To kick off the new year, the tech world got a big jolt — that is, Google (GOOG) announced a $3.2 billion for Nest, which is the developer of the highly popular Internet-connected thermostat.
This is definitely a critical transaction, ranking No. 3 for all of t company’s deals (behind the Motorola Mobility and DoubleClick acquisitions). And yes, the impact could be huge. “If you think about it,” said Marcus Nelson, who is the founder & CEO of Addvocate, “Google is working to become the nerve center of the world around us – a world that we will be able to control to make our lives a lot better, and make Google even richer.”
OK, so what are some of the ways Google will benefit from the Nest deal? Let’s take a look:
Get Tony Fadell
He is the co-founder of Nest and is probably a big reason for the outsized price of the acquisition. Keep in mind that he was the mastermind of Apple’s (AAPL) hugely successful iPod (called the “father of the iPod”) as well as the initial development of the iPhone.
In other words, Fadell has a kind of Steve Jobs genius when it comes to reimagining prducts. And how better an example of this then by doing it with something so ordinary as a thermostat?
According to a blog post from one of Nest’s investors: “Tony’s success throughout his career…has been his uncanny ability to make software and hardware meld together as one to create a sublime user experience. “
Curing the Hardware Problem
When it comes to software design and infrastructure, Google is one of the world’s best operators. But when it comes to hardware, the company is a laggard. Just look at the lackluster results from the Motorola deal. It even looks like Glass is not getting much traction either.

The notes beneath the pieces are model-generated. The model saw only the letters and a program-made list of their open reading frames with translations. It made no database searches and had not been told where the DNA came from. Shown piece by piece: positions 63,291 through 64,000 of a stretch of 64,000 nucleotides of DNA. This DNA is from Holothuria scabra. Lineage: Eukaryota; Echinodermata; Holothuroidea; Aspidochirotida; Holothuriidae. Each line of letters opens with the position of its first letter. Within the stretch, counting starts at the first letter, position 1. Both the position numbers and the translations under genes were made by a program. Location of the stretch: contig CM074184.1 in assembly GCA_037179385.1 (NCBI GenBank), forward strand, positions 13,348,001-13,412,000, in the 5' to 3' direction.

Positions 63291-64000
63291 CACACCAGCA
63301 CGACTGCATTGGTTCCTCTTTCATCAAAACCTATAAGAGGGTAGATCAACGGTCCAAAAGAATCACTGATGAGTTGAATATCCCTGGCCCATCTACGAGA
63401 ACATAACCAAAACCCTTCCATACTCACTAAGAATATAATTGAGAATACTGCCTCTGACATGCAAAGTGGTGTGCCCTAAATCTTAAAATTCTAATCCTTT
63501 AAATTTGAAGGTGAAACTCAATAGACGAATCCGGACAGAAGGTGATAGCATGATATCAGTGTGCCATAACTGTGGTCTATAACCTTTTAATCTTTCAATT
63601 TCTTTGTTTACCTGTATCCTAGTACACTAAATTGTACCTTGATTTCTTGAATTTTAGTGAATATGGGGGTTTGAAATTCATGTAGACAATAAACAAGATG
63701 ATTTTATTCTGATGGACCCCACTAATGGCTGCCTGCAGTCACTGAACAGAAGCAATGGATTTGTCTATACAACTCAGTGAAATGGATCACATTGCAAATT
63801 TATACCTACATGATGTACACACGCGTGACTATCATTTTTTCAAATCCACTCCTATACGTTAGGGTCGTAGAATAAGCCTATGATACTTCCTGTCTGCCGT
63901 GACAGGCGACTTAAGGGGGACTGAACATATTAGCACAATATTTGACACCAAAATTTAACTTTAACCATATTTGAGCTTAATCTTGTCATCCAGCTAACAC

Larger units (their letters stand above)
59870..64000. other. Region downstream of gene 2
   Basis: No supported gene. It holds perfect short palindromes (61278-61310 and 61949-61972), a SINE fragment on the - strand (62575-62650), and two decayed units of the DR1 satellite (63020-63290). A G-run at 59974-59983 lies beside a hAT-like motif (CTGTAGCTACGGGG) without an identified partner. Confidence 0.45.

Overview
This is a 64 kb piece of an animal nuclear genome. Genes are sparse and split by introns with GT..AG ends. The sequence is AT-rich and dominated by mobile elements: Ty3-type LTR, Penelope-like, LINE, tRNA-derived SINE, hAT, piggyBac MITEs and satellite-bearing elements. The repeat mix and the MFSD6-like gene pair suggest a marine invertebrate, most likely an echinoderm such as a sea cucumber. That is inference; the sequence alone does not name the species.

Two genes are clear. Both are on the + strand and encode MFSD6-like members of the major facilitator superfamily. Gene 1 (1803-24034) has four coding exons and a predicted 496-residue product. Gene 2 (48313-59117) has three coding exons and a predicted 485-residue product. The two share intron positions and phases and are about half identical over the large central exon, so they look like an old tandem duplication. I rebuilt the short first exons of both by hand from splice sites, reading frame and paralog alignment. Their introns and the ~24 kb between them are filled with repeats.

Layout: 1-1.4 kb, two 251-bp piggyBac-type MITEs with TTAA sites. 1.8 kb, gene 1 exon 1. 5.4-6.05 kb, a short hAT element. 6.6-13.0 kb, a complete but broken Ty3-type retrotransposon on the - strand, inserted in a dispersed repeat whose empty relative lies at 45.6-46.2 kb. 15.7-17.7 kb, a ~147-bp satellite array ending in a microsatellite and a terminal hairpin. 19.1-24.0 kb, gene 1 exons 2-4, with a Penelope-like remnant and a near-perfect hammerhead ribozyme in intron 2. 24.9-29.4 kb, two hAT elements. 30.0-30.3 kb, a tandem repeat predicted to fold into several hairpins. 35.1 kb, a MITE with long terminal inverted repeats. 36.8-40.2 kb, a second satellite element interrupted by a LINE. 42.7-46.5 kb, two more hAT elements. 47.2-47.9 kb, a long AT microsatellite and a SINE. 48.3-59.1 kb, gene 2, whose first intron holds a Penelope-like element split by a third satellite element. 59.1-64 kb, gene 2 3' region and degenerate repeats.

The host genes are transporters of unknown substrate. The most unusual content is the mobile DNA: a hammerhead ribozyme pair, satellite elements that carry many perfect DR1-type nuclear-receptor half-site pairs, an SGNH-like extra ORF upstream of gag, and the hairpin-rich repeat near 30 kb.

So with Nest, Google gets a much-needed boost of hardware DNA.
But this is also just one piece of the dealmaking. As you can see with this chart, Google has been aggressive with M&A for hardware-type companies lately, such as for those that focus on robotics, gesture recognition and computer vision.
At the same, Google has also been focusing on internal development for initiative like dirveless cars, laptops and tv devices.
At $50 billion in revenues, it is getting tougher for Google to keep up the growth ramp. This means the company has little choice but to expand into new categories. No doubt, the home automation market has huge potential — and could certainly benefit from advanced technologies.
By getting Nest, Google will get a management team that understands this market and how to attack it. For example, the company has extensive relationships with utility companies and also has a team of over 25,000 certified installers.
Nest will also operate as an independent company. For the most part, it’s brand stands for slick design and cutting-edge technology, which will be key for getting uptate with consumers. Let’s face it, the home automation market is likely to get more and more crowded as tech giants like Microsoft (MSFT), Samsung and Apple move in.
Tech acquisitions can be extremely tough to pull off. But Google has been able to find ways to make deals work. Just look at what the company has done with YouTube and Android.
In other words, Google has the resources, infrastructure and know-how to scale a product or service. It’s one of the core competencies that few tech giants have.
With data, Google has built one of the world’s most valuable companies. It has allowed the company to understand how people really behave – which has made it much easier to create more useful products.
But the Nest deal will certainly provide even more valuable data. “Today, technology revolves around data, an area Google is a master at,” said Vineet Jain, who is the co-founder and CEO of Egnyte. “The acquisition foretells their intentions to own devices that will help them build a rich data profile for as many people in as many households as possible.”
Tom Taulli runs the InvestorPlace blog IPO Playbook. He is also the author of High-Profit IPO Strategies, All About Commodities and All About Short Selling. Follow him on Twitter at @ttaulli. As of this writing, he did not hold a position in any of the aforementioned securities.